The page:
Can I Wholeheartedly Connect With Someone Without Monogamy?

How can you be intimate, and truly connect with another person without feeling…something?

If my Android kept a tally of how many times I’ve listened to “All of Me” by John Legend in the last month, I would be embarrassed by the total. It is the only song I’ve played for days on end. On perpetual repeat, I listen to John sing in that harmonic tone, “…give me all of you and I give you all of me…you’re my end and my beginning…” I’ve fallen asleep to these lyrics. I’ve woken up to the refrain. I’ve annoyed my children with it in the car. My 2-year-old knows all the words and reluctantly sings along because there’s no point in telling Mommy to turn it off. I won’t.

“All of Me” is one of those quintessential love songs; a man in love with a temperamental and indecisive woman without condition. He accepts every flaw, loving her crazy, her moods, wanting nothing more. She is his “downfall, my muse, my worst distraction, my rhythm and blues.”

I find this ironic and sad and telling in some weird subconscious way because this is not something I’ve felt in real life.


As a teenager, the ultimate insult was to discover your significant other was cheating. We were still fighting acne, there were no rings, no legal binding documents or joint property or shared linens, and yet, monogamy was a concept we all bought into. At a time in life when your hormones are peaking, you are expected to abide by some complicated construct of “the only one” on nothing but an empty, verbal promise.

I was cheated on twice pre-marriage. It hurt, but looking back, it was because I thought it was supposed to hurt. I didn’t mind that my boyfriend wanted to make out with someone else or cop a feel of her boobs, or even have sex. What I minded was that he didn’t tell me about it. It was the lie that hurt most, not the lust.

I also cheated. It didn’t feel morally wrong and I suppose my moral compass never had a true north when it came to fidelity in dating. But it makes me wonder, does true north in a relationship always point toward monogamy?

Marriage is where that dial stopped spinning for me. I never cheated on my husband. Not once did I come close. Even thinking about someone else brought on massive waves of guilt. I respected the vow and legality of my own marriage just as I respect others’ marriages. I suppose I finally bought into that lazily defined social and moral construct when rings were involved.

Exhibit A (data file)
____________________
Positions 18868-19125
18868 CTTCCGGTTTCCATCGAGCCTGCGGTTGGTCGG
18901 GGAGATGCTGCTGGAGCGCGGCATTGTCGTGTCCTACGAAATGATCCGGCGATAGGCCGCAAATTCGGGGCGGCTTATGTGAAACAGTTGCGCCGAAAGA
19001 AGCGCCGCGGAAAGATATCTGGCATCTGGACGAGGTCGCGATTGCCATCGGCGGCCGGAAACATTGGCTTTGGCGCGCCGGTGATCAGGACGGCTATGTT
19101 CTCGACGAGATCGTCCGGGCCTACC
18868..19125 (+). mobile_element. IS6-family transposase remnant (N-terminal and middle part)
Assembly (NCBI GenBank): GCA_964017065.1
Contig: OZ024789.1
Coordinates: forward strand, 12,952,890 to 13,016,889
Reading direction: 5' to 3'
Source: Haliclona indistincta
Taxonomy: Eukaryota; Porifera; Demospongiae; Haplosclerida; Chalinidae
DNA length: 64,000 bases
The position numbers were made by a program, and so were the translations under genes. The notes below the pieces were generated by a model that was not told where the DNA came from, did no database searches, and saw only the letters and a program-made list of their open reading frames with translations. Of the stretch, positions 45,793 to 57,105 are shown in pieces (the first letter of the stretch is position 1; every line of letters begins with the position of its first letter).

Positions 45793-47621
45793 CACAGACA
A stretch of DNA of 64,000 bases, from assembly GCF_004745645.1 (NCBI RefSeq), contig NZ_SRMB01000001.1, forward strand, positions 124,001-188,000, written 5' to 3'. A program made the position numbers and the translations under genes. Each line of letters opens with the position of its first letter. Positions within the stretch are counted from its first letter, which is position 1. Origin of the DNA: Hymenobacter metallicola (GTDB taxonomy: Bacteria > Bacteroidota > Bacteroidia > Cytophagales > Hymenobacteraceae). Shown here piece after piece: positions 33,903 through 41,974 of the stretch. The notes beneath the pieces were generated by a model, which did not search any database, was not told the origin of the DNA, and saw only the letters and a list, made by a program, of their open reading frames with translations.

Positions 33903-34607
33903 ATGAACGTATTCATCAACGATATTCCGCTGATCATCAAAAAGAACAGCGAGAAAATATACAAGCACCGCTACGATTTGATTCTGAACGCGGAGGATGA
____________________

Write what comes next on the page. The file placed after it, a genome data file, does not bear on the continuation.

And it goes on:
Several months ago, when I was trying to decide whether or not to end my eight-year marriage, I asked a friend how someone knows they are “in love.” Her answer was in the form of another question. She asked how I would feel if I saw my husband with another woman? My answer: nothing. Because I wouldn’t. The physical act of sex, to me, does not equal love. But what if I saw him googly-eyed and swooning over lattes at Starbucks? At that point I realized the answer was still, nothing, and that’s how I knew it was over.

And now I am alone, at 36, with two small children and limited free time, trying to meet people in the insanity of the online dating world. In the past couple of months, I’ve been propositioned no less than twice by men in “loving” open marriages who want me to be their girlfriend. A third man went so far as to create a fabricated persona eerily similar to the Christian Grey character of 50 Shades of Grey. After hearing some of his most naughty, inner fantasies, and being the recipient of many a “dick pic,” I went Internet sleuthing. I discovered his true identity: He was an executive at a major venture capitalist firm. When I texted him with his real name, he begged me not to tell his pregnant wife about his steamy online exploits because, as he said, “my wife and I have a great relationship and I love her very much.”

Clearly, monogamy does not equal love. And yet, I’m not of the mindset that sex is as casual as grabbing a cup of coffee. It can certainly be as mundane as taking out the trash, but that’s not the kind of sex I want anymore. That kind of sex satisfies an itch, but a day later, you’re itchy all over again. To me, if sex is going to be the mind-blowing kind, it requires a level of trust and respect.

I’m no longer interested in just being scratched; I want the slow, healing massage. The kind of sex I want is an expression of intimacy; a multidimensional connection of mind, body, and soul. It’s giving all of you to another person in just that moment without the need to promise a lifetime.

But all of that sounds too much like love and that’s where the web gets tangled. How are you intimate, and truly connect with another without feeling something? Can you have this kind of intimacy, this something, without monogamy and all the constraints therein? Would this level of intimacy be cheapened if they had it with someone else too? Where are the boundaries of this kind of relationship?

We live in this strangely dichotomous world were we’re able to connect with the available people within a 50-mile radius with a few swipes of our smartphones, and yet, when it comes to actually connecting with them in a real-life, multidimensional level, we fall insanely short.

This one dimension is easy. But navigating the tangled web of lust, intimacy, emotion, sex, and love is not.

Right now, all I know is that I can’t stop listening to a love song. And while I’m hopeful, that doesn’t mean I’m looking for a fairy tale.

I just want reality. I want a multidimensional, tangled, and complicated reality that isn’t afraid of the truth. Whatever that may be. 

Shannon Lell spent 10 years on the corporate ladder before being tossed off unceremoniously in 2010. Shortler after, she started writing. Now, she writes at and is the editor of, a popular forum for moms. She writes introspective pieces on personal and social issues and studies literary fiction at the University of Washington.

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